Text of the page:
Archives for July 7, 2017

Best HSA Plan Provider For Long-Term “Healthcare IRA” Investing – Morningstar

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piggy_hsaNearly 30% of covered workers are now enrolled in a high-deductible health plan (HDHP). This means a lot more people are also eligible to contribute to a Health Savings Account (HSA). HSAs have the unique feature of triple-tax-free savings when used as designed:

  • HSA contributions are tax-deductible,
  • HSA investments can grow tax-deferred, and
  • HSA withdrawals are also exempt from taxes if spent on qualified medical expenses.

(Penalties: Funds withdrawn for non-healthcare expenses are taxable. If withdrawn before age 65, there is an additional 20% penalty.)

HDHPs have lower premiums in exchange for higher deductibles and higher out-of-pocket maximums. As of 2017, in order to qualify for an HSA, an HDHP must have a deductible of at least $1,300 for individual coverage or $2,600 for family coverage. Many people will use their HSA balance to cover current health expenses. However, if you can manage to pay for your current expenses out-of-pocket while also contributing to the HSA, you have the opportunity to maximize the tax advantages by investing the funds into long-term vehicles like stocks. Here are the annual contribution limits:

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You can then use the future balance to pay for Medicare premiums or other eligible healthcare costs in retirement.

We personally don’t have an HDHP/HSA option from our employers, so I don’t have much first-hand experience. However, Morningstar just released an HSA research whitepaper by Leo Acheson that examined 10 of the largest HSA plan providers:

  • Alliant Credit Union
  • Bank of America
  • BenefitWallet
  • HealthSavings Administrators
  • HealthEquity
  • HSA Bank
  • Optum Bank
  • SelectAccount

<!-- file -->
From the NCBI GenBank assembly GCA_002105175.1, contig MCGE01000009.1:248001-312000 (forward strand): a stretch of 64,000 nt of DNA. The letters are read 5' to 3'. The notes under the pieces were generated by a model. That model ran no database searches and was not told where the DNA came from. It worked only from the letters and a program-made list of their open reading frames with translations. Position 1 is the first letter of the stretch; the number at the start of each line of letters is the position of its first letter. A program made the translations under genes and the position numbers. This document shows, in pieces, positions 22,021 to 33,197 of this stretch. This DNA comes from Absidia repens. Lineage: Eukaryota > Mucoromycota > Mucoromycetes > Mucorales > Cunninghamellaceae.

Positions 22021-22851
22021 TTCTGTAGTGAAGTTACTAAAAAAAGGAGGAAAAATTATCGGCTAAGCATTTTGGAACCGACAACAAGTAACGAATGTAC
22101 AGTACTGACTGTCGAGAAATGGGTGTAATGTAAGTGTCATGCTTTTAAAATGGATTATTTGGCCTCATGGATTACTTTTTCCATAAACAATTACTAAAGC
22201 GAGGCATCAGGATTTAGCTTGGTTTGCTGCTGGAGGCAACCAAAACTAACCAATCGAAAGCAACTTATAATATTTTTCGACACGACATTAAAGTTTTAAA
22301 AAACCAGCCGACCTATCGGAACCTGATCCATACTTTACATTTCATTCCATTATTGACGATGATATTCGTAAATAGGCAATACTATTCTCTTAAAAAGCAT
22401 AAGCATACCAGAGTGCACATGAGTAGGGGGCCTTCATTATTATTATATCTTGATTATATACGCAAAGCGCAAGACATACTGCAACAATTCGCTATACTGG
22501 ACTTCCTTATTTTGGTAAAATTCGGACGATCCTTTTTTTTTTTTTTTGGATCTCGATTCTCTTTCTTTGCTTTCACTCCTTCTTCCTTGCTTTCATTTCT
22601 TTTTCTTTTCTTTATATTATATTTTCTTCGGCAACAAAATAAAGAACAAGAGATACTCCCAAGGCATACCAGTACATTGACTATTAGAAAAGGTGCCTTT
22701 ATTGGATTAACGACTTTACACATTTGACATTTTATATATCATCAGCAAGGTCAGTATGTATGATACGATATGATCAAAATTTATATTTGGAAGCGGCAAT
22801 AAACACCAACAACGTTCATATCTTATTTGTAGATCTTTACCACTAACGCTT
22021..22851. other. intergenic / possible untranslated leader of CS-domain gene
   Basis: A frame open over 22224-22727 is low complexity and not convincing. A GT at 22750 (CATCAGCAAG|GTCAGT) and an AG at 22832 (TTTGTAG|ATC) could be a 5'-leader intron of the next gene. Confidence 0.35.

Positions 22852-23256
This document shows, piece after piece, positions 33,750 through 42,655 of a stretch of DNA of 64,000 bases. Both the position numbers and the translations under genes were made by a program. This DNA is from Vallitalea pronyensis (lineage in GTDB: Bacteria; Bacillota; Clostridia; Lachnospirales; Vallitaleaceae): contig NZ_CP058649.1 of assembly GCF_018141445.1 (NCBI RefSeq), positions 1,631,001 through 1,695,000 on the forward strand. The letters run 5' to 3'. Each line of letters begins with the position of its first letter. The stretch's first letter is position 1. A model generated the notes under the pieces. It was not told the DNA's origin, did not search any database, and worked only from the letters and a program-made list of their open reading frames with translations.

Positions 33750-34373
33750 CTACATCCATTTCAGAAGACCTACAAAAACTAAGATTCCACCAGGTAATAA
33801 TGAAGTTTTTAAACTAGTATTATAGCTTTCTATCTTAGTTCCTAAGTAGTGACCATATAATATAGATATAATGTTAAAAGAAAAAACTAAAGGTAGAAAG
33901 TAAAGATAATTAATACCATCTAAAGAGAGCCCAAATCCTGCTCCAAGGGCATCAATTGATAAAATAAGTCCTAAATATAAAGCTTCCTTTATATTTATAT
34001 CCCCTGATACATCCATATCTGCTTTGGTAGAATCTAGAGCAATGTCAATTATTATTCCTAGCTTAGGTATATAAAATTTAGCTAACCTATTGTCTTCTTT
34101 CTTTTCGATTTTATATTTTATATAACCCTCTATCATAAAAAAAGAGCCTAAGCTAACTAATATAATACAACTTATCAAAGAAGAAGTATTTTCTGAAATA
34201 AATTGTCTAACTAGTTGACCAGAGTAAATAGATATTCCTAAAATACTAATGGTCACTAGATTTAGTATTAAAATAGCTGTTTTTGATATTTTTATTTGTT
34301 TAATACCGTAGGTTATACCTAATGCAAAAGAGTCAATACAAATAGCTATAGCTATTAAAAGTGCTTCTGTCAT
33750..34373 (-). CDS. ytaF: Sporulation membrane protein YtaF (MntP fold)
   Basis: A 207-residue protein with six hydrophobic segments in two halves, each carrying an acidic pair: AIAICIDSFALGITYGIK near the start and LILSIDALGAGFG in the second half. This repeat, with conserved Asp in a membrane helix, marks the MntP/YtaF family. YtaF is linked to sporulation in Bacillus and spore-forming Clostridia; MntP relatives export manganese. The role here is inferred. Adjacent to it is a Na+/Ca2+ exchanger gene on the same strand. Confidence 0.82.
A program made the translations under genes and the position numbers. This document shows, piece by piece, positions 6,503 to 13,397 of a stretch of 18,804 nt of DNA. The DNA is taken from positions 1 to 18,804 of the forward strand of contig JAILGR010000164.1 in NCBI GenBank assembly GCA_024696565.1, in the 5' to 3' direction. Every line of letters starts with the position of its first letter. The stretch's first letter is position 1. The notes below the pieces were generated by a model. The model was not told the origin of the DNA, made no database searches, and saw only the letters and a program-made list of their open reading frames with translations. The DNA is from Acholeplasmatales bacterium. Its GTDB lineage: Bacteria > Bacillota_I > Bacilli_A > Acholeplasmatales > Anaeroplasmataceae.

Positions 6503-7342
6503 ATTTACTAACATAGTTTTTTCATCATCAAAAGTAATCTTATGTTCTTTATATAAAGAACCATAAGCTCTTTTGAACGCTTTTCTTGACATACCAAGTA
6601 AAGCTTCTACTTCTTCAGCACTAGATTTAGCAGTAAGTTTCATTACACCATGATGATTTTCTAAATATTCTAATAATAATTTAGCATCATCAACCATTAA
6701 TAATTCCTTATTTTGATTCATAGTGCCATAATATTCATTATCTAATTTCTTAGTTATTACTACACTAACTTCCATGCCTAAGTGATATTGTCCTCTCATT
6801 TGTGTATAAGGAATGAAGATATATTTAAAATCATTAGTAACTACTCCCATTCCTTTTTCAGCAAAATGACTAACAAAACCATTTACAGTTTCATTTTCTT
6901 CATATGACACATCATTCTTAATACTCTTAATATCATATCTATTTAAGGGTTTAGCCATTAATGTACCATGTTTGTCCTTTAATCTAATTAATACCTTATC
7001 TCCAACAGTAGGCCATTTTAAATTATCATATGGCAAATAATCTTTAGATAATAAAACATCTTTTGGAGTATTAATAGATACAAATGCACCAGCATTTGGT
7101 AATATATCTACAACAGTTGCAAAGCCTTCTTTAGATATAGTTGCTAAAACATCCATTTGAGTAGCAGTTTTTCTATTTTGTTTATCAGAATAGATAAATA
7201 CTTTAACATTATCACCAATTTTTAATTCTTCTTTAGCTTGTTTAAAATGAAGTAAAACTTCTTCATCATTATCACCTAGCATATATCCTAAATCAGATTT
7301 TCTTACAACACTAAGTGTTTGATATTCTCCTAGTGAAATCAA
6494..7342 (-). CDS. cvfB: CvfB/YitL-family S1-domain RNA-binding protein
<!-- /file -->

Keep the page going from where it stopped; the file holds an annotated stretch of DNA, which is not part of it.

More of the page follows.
• The HSA Authority
  • UMB Bank

In terms of using an HSA simply as a way to grab the upfront tax break on contributions, you really just want to find an HSA provider that offers a checking account without monthly maintenance fees. Earning 0.50% APY on a $2,000 balance will earn you $10 a year, but a $4 monthly fee will cost you $48 a year. The top plans listed by Morningstar for this short-term purpose were Alliant Credit Union, SelectAccount, and The HSA Authority.

In terms of using an HSA as a portable, long-term investment vehicle (think “Healthcare IRA”), the top plans listed by Morningstar were Bank of America, HealthEquity, Optum, and The HSA Authority. However, as a firm believer in the “Costs Matter Hypothesis”, I would personally narrow it down based on the lowest overall expense ratios (underlying fund + manager fee). Here’s a chart comparing costs for a $15,000 balance (click to enlarge):

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The same cost chart but for a $50,000 balance:

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The two cheapest plans recommended by Morningstar are HSA Authority and HealthEquity. You can see that overall HSA costs are still higher than what you can get in a IRA or better 401(k) plan. At least the selection is pretty good. See HSA Authority investment options and HealthyEquity investment options ]. Below is a sampling from the HealthEquity menu.

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Keep in mind, this is not my list but what Morningstar recommends. One option not listed here is Saturna, which may make sense if you only plan on making a single lump-sum max contribution each year and buy an all-in-one Vanguard mutual fund with one transaction per year.

Please feel free to share your own experiences in the comments below.

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